The Preferred Strategy is based on Option 5 of the Strategic Options Document, ‘Sustainable Distribution plus a Refined Approach to Rural Settlements’ whereby growth is directed to the top three tiers of the settlement hierarchy and in the bottom two tiers provision is focussed around meeting local needs.

Comments:

2.1 Like many, we agreed that the most flexible Spatial option was the most realistic and that growth-by-numbers has not worked under the UDP. However, at this stage, it all feels very vague. Allocations will depend on the settlement banding, the sustainability of individual settlements (though with 5 bandings settlements are very different and have experienced very different growth under the UDP), market forces, jobs and transport hubs – there is barely any narrowing of location based on the strategy.

2.2 Any infrastructure provider, housebuilder or indeed residents wishing to purchase or move have no idea where Flintshire plan to build their 7,645 houses, aside from on the Airfields site and Warren Hall.


Policy STR1 Strategic Growth

This policy makes provision for:
- 8,000 to 10,000 jobs
- 223ha of employment land
- 7,645 new homes to meet a housing requirement of 6,950

Comments:

2.3 Is there any evidence base of these jobs coming forward realistically in the plan period? Based on recent development history, it is easy to foresee the Flintshire borderlands becoming a dormitory for Cheshire, Manchester and Liverpool professional workers. We would prefer a more cautious approach with the plan reviewed if employment on this scale is forthcoming.

2.4 Reference to wiping the slate clean (in reference to adding on unused UDP sites) makes sense to some extent. However, where there are brownfield sites which should be developed before encroaching on open countryside, those sites should be included and every effort made to bring them forward. Limiting the supply of green field land will act as an incentive to builders, particularly smaller local builders.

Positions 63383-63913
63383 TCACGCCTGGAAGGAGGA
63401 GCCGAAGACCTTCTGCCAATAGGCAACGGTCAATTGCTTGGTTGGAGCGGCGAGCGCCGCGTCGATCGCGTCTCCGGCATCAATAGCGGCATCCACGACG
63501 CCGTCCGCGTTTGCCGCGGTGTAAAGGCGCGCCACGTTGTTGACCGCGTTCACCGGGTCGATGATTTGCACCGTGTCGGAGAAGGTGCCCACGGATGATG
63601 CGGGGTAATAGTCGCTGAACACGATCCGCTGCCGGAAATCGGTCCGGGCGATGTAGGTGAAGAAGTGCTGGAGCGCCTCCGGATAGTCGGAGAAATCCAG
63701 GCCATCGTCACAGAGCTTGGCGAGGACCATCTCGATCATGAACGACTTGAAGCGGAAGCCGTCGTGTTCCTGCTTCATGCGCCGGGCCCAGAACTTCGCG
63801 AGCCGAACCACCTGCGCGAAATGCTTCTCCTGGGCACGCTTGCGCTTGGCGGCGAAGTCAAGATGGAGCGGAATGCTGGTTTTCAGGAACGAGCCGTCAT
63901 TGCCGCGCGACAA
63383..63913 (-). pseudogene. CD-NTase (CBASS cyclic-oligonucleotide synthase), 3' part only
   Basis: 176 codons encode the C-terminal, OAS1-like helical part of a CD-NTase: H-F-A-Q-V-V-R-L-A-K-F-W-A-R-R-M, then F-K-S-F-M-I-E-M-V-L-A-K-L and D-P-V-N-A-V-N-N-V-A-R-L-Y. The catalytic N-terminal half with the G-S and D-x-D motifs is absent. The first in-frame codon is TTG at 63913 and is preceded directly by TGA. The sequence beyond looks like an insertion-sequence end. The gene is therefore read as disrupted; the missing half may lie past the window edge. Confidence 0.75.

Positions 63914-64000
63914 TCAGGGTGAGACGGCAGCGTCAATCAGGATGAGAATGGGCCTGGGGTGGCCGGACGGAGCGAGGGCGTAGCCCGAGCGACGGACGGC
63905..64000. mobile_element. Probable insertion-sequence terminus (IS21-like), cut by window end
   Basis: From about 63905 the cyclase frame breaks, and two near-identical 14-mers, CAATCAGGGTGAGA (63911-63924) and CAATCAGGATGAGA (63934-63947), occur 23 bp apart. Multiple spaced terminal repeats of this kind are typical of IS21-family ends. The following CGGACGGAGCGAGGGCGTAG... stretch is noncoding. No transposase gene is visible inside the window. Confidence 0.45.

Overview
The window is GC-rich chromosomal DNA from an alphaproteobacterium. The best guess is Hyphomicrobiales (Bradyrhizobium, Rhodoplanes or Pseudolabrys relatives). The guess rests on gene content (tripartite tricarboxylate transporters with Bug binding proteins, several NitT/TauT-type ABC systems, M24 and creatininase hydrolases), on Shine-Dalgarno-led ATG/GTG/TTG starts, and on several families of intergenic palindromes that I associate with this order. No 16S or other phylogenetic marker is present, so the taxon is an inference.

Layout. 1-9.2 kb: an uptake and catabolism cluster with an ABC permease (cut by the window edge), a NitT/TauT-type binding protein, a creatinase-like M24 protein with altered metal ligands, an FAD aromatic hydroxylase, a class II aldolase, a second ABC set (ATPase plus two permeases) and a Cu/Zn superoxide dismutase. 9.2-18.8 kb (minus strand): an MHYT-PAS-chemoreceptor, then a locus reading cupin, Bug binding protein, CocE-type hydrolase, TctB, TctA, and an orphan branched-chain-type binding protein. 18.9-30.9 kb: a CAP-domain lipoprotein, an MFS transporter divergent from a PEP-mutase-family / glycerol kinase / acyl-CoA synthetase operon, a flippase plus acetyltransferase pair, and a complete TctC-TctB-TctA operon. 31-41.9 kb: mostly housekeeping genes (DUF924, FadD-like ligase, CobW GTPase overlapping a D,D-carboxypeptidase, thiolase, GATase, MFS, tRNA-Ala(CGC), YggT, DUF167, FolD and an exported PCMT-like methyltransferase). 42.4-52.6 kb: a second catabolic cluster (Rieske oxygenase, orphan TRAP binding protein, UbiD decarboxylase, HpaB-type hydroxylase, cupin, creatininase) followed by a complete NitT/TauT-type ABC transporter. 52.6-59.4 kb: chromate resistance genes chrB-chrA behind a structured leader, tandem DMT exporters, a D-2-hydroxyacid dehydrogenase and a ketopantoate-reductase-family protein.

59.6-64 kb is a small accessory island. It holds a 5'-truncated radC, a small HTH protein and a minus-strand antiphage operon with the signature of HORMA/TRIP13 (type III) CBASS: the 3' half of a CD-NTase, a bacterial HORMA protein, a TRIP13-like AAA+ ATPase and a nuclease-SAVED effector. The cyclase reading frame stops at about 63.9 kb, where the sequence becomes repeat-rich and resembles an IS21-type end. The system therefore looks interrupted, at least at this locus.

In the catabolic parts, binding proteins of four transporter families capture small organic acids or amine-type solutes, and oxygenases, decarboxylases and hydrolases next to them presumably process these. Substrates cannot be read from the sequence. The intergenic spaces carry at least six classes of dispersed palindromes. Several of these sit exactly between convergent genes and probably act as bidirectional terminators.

2.5  However, there are two questions to be asked in respect of the UDP under-delivery:

2.6 There is clearly a failing of the plan methodology in the UDP. The adoption of the UDP is relatively recent and therefore lessons have to be learned about why these sites have been through the UDP process, including the public inquiry, and not come forward in such high numbers. There is no reference to these lessons or understanding of why the problem exists. Without this learning it is reasonable to be concerned about some of the same assumptions being carried into sites in the new plan. Just saying that we are not allocating ‘by numbers’ is not enough.

2.7 It is not clear to what extent the reason for the recent non-development of UDP sites stems from TAN1 and the consequent ease with which developers have been able to identify more lucrative and cost effective green field sites, outside of the plan.

2.8 There is this worrying and ambiguous phrase used:
“…it will be necessary for the LDP to provide for a sufficient level of flexibility on top of the ‘new allocations’ element to allow for any sites that might not come forward at all or not come forward as quickly as expect.”

2.9 What does this mean? Is the plan to allocate sites beyond those needed to meet the preferred growth target and if that is the case, is there a risk that the most commercially viable settlements will consequently carry a disproportionate share?
 

Policy STR2 Location of Development

This policy directs new development to:
- Allocated sites
- Principal Employment Areas
- Sustainable settlements based on the first 3 tiers of the settlement hierarchy:
- Main Service Centres  – the main locations for new housing development which reinforces and contributes to sustainable settlements
- Local Service Centres – the location for more modest levels of housing growth
- Sustainable Villages – the location for housing development related to the scale, character and role of the settlement
- Defined Villages will be the focus for a flexible and sustainable approach to delivering local needs affordable housing.
- Undefined Villages will be limited to small scale infill or rounding off for local needs affordable housing.

Comments: